HMRC claim that five million people are now using digital personal tax accounts (PTAs) as part of the campaign to move all tax submissions online. Making Tax Digital is supposed to end the tax return as we know it, with solely digital quarterly returns scheduled to be in effect by 2018.
Personal tax accounts, launched in 2015, represent the first stages in the implementation of an all-digital system. The system allows taxpayers to receive an income tax estimate, tax code estimate, file a tax return, manage tax credits and check their state pensions, marriage allowances, work benefits, car details and medical insurance.
Some financial spokespeople have claimed that Making Tax Digital requires the kind of resources that HMRC doesn’t have. Evidence for this being that digital implementation for small to medium-sized companies has been moved back to 2019. There is also no reason why further delays could not occur.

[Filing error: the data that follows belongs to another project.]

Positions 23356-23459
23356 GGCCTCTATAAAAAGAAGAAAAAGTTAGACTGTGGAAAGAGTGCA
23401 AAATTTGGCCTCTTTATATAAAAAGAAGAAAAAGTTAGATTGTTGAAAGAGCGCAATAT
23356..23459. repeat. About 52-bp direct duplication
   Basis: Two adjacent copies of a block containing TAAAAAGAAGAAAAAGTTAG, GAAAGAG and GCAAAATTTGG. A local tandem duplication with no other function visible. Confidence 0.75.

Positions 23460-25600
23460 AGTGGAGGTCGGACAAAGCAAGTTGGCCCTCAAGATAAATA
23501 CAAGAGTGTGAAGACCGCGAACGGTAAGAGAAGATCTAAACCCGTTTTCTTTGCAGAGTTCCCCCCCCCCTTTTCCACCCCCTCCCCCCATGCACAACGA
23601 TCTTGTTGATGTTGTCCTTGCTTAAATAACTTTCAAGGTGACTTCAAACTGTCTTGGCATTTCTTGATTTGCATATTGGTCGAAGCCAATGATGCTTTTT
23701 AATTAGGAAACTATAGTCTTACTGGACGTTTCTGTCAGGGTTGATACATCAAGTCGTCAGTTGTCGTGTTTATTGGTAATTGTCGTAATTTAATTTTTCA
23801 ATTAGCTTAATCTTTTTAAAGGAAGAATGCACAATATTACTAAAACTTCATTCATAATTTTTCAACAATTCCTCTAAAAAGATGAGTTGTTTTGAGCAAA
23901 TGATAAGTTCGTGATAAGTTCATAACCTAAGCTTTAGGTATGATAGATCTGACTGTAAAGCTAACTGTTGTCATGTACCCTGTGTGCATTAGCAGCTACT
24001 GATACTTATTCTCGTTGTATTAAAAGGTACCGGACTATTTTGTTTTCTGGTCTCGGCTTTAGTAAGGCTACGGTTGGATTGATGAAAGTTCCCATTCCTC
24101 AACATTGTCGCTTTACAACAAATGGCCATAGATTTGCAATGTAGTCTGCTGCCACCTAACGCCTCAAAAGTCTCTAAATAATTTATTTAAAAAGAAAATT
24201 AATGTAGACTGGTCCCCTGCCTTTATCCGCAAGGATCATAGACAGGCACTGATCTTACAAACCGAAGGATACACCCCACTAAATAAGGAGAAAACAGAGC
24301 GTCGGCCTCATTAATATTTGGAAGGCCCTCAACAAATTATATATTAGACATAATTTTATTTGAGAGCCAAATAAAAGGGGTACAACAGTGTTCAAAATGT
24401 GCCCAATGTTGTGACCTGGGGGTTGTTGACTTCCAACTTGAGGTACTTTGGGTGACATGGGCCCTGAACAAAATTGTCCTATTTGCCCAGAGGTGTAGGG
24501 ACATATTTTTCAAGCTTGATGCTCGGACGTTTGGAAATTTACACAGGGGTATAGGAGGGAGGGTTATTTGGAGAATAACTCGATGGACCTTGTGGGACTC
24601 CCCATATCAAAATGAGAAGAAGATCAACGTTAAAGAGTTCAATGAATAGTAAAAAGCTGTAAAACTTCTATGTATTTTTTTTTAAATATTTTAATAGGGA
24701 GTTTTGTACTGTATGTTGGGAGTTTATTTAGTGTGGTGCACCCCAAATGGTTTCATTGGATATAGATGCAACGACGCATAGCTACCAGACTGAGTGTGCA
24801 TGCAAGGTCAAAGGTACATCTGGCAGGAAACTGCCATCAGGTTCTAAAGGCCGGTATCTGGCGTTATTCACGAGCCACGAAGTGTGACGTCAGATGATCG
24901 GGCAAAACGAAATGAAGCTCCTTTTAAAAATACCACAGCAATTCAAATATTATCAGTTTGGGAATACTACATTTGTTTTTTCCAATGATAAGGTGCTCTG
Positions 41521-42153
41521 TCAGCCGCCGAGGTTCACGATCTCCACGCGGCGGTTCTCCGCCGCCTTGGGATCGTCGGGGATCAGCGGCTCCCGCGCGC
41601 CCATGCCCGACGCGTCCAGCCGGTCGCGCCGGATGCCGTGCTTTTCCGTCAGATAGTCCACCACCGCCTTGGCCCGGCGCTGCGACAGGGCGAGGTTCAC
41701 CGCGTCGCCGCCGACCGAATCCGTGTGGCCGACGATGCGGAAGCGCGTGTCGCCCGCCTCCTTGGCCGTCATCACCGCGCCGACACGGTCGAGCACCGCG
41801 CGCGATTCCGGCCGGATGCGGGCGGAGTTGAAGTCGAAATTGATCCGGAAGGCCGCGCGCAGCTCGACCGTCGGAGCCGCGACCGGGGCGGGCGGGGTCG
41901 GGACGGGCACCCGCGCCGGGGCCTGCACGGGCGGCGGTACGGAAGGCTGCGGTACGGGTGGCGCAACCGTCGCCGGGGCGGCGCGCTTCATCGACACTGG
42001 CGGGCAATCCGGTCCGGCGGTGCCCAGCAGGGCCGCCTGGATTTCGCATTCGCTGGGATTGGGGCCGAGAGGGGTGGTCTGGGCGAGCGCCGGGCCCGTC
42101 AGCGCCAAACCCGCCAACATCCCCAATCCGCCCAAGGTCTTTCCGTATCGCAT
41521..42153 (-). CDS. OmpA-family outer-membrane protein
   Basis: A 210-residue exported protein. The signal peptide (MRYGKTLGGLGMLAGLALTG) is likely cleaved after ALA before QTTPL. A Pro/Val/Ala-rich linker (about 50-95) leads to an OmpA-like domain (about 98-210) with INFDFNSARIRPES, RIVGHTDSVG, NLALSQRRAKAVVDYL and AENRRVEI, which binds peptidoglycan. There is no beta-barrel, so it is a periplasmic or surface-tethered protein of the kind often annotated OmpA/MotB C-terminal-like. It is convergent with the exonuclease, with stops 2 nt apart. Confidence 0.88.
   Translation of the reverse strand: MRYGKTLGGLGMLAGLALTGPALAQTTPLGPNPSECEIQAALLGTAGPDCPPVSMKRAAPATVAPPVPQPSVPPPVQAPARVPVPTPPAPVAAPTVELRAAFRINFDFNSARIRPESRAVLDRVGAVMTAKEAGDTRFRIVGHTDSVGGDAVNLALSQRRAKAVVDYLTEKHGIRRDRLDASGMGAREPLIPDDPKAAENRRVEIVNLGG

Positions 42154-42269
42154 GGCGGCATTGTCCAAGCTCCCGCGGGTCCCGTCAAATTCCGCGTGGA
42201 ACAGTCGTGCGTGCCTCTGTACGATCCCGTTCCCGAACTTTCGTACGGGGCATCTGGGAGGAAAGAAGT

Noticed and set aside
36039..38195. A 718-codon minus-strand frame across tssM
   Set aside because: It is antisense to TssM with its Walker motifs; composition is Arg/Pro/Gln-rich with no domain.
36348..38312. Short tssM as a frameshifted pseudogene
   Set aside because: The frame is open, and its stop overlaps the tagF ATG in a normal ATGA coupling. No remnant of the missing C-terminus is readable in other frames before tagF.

There are wider fears that HMRCs attempts to cut costs along with ambitious but much-needed reforms could mean problems and confusion for taxpayers. The National Audit Office has voiced concerns about the feasibility of the quality of service for reforms amid cuts in budgets. HMRC reduced the cost of its personal tax operations between 2010-11 and 2014-15 by £257 million, 32%. Fears are rising that an under-resourced HMRC may be unable to venture into uncharted territory whilst also putting out the fires that arise along the way.